Date of Original Version




Abstract or Description

The purpose of this study was to assess race differences (African Americans and Caucasians) in aspects of the patient-physician relationship, and then determine how the patientphysician relationship influences patient satisfaction, diabetes self-care behaviors and diabetes knowledge among adults with diabetes. Participants consisted of 99 adults with diabetes who were currently receiving treatment for their diabetes. Participants were asked to complete a 15- minute questionnaire that assessed aspects of the patient-physician relationship, including patient’s expectations of physician, actual patient-physician interactions, patient’s desire for involvement in the health care process, and collaboration between the patient and physician regarding the patient’s treatment plan. We expected lower expectation scores and less involvement in the health care process for African Americans than for Caucasians. We predicted that higher expectation scores would be associated with lower levels of patient satisfaction with their physician. We also predicted that a greater desire for involvement and a more collaborative health care situation would be correlated with greater diabetes knowledge and better self-care behaviors. Results indicate few race differences in the patient-physician relationship. Patient expectation was not significantly associated with patient satisfaction but the discrepancy between expectations and actual receipt was associated with satisfaction. There were trends indicating that patient desire for involvement and collaborative care were associated with better self-care behaviors. Only one aspect of desire for involvement was related to diabetes knowledge. Although few race differences in the patient-physician relationship appeared, aspects of that relationship were associated with patient satisfaction and diabetes management and those relations may vary by race.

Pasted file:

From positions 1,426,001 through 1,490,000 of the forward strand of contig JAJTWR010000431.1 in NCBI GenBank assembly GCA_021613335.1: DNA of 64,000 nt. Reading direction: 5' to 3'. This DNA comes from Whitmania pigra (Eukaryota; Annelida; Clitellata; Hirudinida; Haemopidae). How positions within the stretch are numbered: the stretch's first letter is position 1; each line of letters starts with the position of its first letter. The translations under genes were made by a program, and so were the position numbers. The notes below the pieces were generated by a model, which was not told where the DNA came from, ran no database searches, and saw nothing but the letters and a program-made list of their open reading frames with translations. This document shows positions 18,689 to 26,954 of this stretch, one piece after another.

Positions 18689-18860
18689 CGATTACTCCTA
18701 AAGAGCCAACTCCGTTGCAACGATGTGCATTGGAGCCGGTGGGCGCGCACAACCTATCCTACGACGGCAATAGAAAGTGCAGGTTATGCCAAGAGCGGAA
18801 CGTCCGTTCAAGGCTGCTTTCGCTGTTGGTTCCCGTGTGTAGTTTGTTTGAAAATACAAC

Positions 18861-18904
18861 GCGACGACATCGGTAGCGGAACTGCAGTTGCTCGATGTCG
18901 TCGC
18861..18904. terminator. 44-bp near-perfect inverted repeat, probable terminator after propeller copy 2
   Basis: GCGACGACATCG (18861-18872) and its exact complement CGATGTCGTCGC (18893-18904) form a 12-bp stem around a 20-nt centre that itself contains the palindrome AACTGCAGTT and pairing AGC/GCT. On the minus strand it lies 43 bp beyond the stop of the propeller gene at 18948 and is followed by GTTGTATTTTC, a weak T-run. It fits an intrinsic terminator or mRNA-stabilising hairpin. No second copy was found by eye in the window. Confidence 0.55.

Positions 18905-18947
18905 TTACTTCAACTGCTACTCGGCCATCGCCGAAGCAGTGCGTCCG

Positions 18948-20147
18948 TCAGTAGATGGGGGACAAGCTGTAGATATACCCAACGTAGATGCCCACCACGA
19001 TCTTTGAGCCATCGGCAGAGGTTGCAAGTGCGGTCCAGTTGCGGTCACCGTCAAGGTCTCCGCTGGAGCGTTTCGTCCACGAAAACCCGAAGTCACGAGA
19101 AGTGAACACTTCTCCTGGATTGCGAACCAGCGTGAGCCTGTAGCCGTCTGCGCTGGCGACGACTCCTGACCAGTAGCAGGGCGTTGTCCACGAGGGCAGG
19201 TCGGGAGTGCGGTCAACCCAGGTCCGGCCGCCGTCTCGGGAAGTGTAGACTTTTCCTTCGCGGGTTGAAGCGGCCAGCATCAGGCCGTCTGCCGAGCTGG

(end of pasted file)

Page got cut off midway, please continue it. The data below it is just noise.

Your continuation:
Advisor: Vicki Helgeson

Department of Psychology

Embargo Date